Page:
Since Texas is rarely polled, and I've never seen toplines in the few congressional polls I have seen, I looked at the districts, who lives there, who is turning out to vote, and how the districts are trending to come up with these numbers. Please treat my predictions as a poll with a MoE of +/-3. I also included what the 2008 and 2004 results would have been in these districts had they existed in those elections.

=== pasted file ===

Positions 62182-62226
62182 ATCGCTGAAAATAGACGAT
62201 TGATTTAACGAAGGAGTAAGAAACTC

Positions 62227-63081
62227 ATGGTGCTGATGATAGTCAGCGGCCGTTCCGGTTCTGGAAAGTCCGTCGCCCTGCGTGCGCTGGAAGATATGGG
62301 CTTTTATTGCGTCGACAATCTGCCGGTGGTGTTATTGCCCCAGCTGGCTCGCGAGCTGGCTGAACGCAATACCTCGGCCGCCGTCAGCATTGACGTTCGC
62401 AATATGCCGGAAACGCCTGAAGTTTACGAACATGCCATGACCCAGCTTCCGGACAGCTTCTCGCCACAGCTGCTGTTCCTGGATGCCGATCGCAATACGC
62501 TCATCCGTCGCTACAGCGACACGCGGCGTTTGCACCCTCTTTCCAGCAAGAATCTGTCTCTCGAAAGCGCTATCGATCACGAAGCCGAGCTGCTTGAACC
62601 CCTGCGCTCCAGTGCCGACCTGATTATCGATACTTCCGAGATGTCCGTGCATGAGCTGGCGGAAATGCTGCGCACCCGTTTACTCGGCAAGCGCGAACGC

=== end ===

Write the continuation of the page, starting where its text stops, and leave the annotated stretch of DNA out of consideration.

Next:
Elections have consequences -- from the race for President to the race for one seat on a city council. The political economist Max Weber wrote that the state possesses a monopoly on the legitimate use of force. But in the United States, the state is divided into myriad federal, state, and local entities. And the elections to fill those entities are the products of the fascinating interactions between campaigns, party affiliations, voter turnout, and the media spotlight. Red Racing Horses analyzes those elections -- from a Republican-leaning perspective -- to keep a close eye on the process of electing officials, and to offer our perspective on the election-related issues of the day. Thank you for visiting, and we hope you'll enjoy the blog.
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